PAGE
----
Treating Reflux Cuts Need for Asthma Drugs

Study of children finds link between both disorders

TUESDAY, April 8, 2003 (HealthDayNews) -- What do severe acid reflux and asthma have in common?

Plenty, new research suggests, and the findings could play an important role in treating asthma in some children.

Treating acid reflux disease in children who had difficulty controlling their asthma more than halved their need for medications for the breathing disorder, the study says.

The findings appear in the April issue of Chest.

Researchers at West Jefferson Medical Center in New Orleans focused on 46 child asthma patients -- 27 with GERD, and 19 without the digestive disease -- who ranged from 5 to 11 years old.

During six months of observation before receiving GERD treatments, all the children used standard asthma medications: bronchodilators, which increase the diameter of air passages; inhaled corticosteroids; anti-inflammatory steroids; and leukotriene antagonists, which reduce the production or block the action of leukotrienes, substances released by cells in the lungs during an asthma attack, the researchers say.

The study excluded children with known risk factors for asthma such as allergies, a family history of asthma, premature birth, or a parent who smoked.

Of those children with GERD, 18 underwent treatment for a year with proton-pump inhibitors, which decrease the production of stomach acid, and changes in lifestyle. The other nine had surgical treatment that lets food and fluids pass into the stomach, but prevents them and stomach acid from returning to the esophagus and causing reflux.

The researchers, who measured asthma medication use in the six to 12 months after GERD treatment began, say the treatments dramatically reduced the need for asthma medications.

GERD treatments reduced overall need for asthma medications by more than 50 percent and inhaled corticosteroids by 89 percent, while eliminating the need for leukotriene antagonists.

Lead researcher Dr. Vikram Khoshoo says the findings clearly demonstrate GERD can play a role in inducing or exacerbating asthma in children, particularly among those with no known risk factors for the chronic inflammation of lung airways.

"In any child with difficult-to-control asthma, we should definitely look at GERD as a possible contributing factor," says Khoshoo, a pediatric gastroenterologist at West Jefferson Medical Center. "When we have optimal medication, good compliance and the best possible treatment, and we are still not able to make them symptom-free, we have to have a high suspicion that GERD is playing a role."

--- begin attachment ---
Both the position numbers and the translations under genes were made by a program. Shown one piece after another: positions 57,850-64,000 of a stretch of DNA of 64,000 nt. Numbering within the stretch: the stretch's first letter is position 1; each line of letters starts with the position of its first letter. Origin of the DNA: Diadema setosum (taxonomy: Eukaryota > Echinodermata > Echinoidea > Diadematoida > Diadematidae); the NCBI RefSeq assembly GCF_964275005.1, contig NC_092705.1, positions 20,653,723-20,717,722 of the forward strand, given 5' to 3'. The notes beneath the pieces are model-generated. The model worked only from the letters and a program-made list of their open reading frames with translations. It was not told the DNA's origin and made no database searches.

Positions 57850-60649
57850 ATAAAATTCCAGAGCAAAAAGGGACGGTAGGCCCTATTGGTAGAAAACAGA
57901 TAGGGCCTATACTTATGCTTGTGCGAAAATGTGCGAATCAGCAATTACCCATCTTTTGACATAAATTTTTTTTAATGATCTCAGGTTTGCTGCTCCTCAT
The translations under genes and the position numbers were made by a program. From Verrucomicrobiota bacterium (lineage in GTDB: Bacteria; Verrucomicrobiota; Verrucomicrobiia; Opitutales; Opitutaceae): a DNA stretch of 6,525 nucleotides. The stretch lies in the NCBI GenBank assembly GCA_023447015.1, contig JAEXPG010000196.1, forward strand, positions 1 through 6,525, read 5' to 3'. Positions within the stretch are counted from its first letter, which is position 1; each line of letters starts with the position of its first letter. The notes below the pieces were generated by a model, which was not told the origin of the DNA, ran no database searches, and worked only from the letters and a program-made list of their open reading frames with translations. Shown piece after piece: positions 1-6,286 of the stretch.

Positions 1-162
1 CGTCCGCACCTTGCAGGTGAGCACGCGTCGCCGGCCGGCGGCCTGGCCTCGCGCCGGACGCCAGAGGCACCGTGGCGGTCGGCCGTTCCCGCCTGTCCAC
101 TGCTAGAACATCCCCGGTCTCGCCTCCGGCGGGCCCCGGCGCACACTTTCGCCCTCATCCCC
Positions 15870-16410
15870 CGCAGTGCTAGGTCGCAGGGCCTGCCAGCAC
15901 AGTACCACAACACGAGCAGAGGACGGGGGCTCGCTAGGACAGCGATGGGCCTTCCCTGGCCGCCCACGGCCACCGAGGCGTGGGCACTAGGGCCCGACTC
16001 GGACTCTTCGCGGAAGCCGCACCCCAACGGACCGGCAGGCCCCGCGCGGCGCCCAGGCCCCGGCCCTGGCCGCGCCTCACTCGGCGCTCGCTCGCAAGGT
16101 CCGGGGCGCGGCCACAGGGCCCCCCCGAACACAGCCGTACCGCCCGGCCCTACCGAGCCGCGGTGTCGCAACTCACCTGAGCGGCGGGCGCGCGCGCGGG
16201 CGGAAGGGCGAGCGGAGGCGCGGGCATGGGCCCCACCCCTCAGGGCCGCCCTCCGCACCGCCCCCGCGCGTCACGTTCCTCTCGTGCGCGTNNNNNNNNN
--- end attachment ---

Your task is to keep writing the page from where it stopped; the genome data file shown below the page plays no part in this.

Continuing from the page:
Previous research has estimated that at least half of children with asthma also have GERD, the study says. And Khoshoo says GERD likely contributes to asthma among kids with other known asthma risk factors.

Khoshoo says GERD might contribute to asthma in a few different ways: A small amount of acid from the stomach could enter the lungs, leading to inflammation in the lungs and constriction of the airways. And acid from the stomach could also irritate the lining of the esophagus, leading to constriction of the airways.

The different types of GERD treatment -- medications and lifestyle changes or surgery -- yielded similar reductions in the need for asthma medications, Khoshoo says.

Dr. Linda Cox, a fellow of the American Academy of Allergy, Asthma and Immunology, called the study's findings "very important."

"I think what it highlights is that if you are looking at a non-allergic group of asthmatics -- the minority in pediatric asthma -- then you need to look for a driving force or underlying cause" of the asthma, says Cox, who treats asthma at her private practice in Fort Lauderdale, Fla.

For patients who do not have documented allergic diseases or asthma in their family history, she says, the findings "would push in the direction of looking for reflux."

But, Cox adds, excluding from the study children with allergic diseases eliminates most of those with asthma, which experts say afflicts more than 4.8 million Americans under 18.

"Your real-life situation is a majority of children with asthma you're going to see are probably going to have allergic factors playing a role," she says.

Cox says she would like to see further research into the possible role of GERD in children with other known risk factors for asthma.

More information

For more on asthma and GERD, visit the American Academy of Allergy, Asthma and Immunology. To learn more about asthma, check with the Mayo Clinic.

SOURCES: Vikram Khoshoo, M.D., Ph.D., pediatric gastroenterologist, West Jefferson Medical Center, New Orleans; Linda Cox, M.D., physician, Fort Lauderdale, Fla., and fellow, American Academy of Allergy, Asthma and Immunology, Milwaukee; April 2003 Chest
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